Jean-Pierre Chambas: A Love Letter To The South [fr]
Jean-Pierre Chambas, CEO of Aleph Wines, a large company dedicated to the distribution of wines, beers and spirits, has, it seems, fulfilled his American Dream.The culture of wine has always been an important part of his life. Today, he provides all of South Carolina with an extraordinary variety of wines from France as well as the rest of the world and employs more than thirty employees. Passionate and hardworking, Jean-Pierre Chambas is also very much in love with the South.
Jean-Pierre Chambas grew up in Cahors in the Lot, a region in the Southwest of France. Destined to follow his father steps and become a lawyer, he enrolled in Toulouse’s Law School. In 1971, however, Chambas decided to change his path. Weary of France and a career for which he has little interest, he chose to follow his ambition and yearning for adventure. This led him to South Carolina.
“I decided to set off on a journey, to learn to live for myself and build something on my own,” he explained.
Home to his wife of now more than forty years, Chambas was already familiar with the state of South Carolina which he dearly regarded. Yet, once there, he knew that he would have to “start from scratch.”
“I had to earn a living. Back home I was a ‘fils de bourgeois’ (son of the bourgeoisie) but here, I really had to get to work.”
Carried by his belief that America is a land of opportunity, where if you work, you can earn a living, Chambas became the first employee of a wine merchant, where he was able to increase his knowledge of wine.
“Economic studies have little to do with real life,” he shared. “I learned on the job because I had to understand the South; I had to understand people and the American culture...”
During to eighties, Chambas became a cellar man, himself. Then finally, he launched a career in distribution, which led him to where he is now.
For Jean-Pierre Chambas, wine is a vocation, a fundamental element of his French cultural heritage, which he cherishes and strives to pass on to his entourage. This passion goes back to his childhood, spent among the beautiful vineyards of France’s Southwest. “I fell in love with wine and everything about it very early in my life,” he recalled.
“When I was as little as five or six years old, I would often go, on Sundays, with a relative of my father on a tour of Lot’s many cellars. ”
The scent of the cellars, he confesses, has become for him like Proust’s madeleine.
Chambas has a great affection toward French culture and tries to the best of his ability to develop and share it with his American friends, “I even teach them how to play Pétanque!”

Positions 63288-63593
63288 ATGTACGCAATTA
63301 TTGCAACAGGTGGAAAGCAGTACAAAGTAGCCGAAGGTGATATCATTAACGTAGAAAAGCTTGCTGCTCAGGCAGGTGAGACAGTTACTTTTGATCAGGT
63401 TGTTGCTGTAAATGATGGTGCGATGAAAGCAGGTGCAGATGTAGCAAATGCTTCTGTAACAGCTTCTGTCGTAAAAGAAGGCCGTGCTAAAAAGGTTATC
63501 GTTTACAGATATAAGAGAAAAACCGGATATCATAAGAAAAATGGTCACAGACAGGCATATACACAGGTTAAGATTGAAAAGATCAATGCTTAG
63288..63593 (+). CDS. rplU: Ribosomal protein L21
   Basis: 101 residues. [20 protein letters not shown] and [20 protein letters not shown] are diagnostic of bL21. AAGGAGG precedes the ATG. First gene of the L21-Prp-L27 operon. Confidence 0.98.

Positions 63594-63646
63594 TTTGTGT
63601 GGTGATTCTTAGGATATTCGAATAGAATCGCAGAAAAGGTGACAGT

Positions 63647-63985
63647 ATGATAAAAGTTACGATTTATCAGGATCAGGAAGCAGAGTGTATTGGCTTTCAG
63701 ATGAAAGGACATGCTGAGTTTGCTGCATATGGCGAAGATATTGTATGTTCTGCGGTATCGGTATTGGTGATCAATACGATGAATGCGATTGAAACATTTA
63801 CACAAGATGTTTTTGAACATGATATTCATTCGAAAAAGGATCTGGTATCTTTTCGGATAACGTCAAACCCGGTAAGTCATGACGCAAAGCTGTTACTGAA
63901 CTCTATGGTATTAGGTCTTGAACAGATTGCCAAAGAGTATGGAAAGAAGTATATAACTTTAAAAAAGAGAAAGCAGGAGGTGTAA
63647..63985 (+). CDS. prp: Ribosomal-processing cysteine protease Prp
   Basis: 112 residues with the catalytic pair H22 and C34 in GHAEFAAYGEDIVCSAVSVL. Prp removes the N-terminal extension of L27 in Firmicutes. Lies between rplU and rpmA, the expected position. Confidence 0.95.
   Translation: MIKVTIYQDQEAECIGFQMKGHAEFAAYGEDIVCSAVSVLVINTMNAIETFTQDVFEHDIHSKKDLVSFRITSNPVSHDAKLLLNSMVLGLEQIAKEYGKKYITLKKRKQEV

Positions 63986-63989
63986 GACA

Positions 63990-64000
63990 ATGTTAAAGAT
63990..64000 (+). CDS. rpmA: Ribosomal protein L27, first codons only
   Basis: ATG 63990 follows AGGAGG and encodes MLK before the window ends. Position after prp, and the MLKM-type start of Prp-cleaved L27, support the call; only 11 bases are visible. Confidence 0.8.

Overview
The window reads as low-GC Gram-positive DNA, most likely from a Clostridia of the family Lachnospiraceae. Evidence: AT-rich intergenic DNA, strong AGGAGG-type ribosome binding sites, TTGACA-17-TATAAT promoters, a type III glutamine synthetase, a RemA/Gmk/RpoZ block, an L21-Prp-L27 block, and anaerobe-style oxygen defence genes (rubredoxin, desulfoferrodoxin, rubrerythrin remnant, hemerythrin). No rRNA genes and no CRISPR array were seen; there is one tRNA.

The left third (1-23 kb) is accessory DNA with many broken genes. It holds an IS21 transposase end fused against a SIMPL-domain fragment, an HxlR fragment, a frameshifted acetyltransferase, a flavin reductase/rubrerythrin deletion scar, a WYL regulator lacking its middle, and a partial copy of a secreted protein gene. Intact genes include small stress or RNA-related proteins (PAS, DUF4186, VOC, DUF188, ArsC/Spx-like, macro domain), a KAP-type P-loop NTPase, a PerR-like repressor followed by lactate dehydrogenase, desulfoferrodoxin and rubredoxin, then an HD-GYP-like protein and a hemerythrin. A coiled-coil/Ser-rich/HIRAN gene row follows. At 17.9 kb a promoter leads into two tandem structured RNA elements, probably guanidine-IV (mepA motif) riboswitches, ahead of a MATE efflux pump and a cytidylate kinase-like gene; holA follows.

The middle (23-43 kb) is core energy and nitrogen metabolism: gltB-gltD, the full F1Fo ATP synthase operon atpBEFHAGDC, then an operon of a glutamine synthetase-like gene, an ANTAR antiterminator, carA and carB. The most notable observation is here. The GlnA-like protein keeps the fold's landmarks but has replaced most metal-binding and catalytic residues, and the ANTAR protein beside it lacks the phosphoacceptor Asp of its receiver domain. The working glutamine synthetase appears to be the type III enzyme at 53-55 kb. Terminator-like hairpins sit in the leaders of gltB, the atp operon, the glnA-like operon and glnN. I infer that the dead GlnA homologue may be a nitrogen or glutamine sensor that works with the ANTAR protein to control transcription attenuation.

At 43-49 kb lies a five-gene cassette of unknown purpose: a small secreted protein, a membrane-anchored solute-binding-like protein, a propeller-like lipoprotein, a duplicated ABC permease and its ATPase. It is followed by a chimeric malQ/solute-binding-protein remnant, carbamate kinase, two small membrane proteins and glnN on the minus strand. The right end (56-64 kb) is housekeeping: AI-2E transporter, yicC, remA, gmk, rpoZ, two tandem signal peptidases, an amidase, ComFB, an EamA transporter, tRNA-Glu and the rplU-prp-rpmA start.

Chambas also passed on this heritage to his two children who both work at his side for Aleph wine and share this same passion for wine.
Being French in the United States, Chambas notes, means that you benefit from a certain prestige. His accent from the south of France, for instance, which he qualifies with humor as his “double dose of South,” has always helped him: “it allows me to say things that Americans often would not dare.”
Jean-Pierre Chambas feels at home in South Carolina, yet doesn’t experience the need to set aside or forget his cultural heritage. On the contrary, Chambas feels rather like the “predicator of France’s wine culture.”
He likes the South very much and admires this society with its conservative influences, which he considers more structured than in the North, that has welcomed him with open arms.
To him, the United States is still one of the rare places where one can say that if you try, you can succeed. “Americans are hardworking,” he said. “You are not asked who your father is. If you work, you earn a living. If you earn a living, everyone respects you.”
Throughout his experience, Chambas also noted that, contrary to popular belief, the United States is a country that knows how to welcome immigrants wherever they come from.
To the French who have settled in the United States, Jean-Pierre Chambas recommends above all, respect and keeping an open mind toward those that received us.
“Americans, you have to understand them. You have to study them. You have to recognize that when they know something they know it well.” Most important, “you must not expect them to speak French,” rather we are the ones who have to speak English and do our best possible to fit in. Fit in, however, does not mean that you must forget about your own culture, he affirms. On the contrary, you must learn to be generous and share it.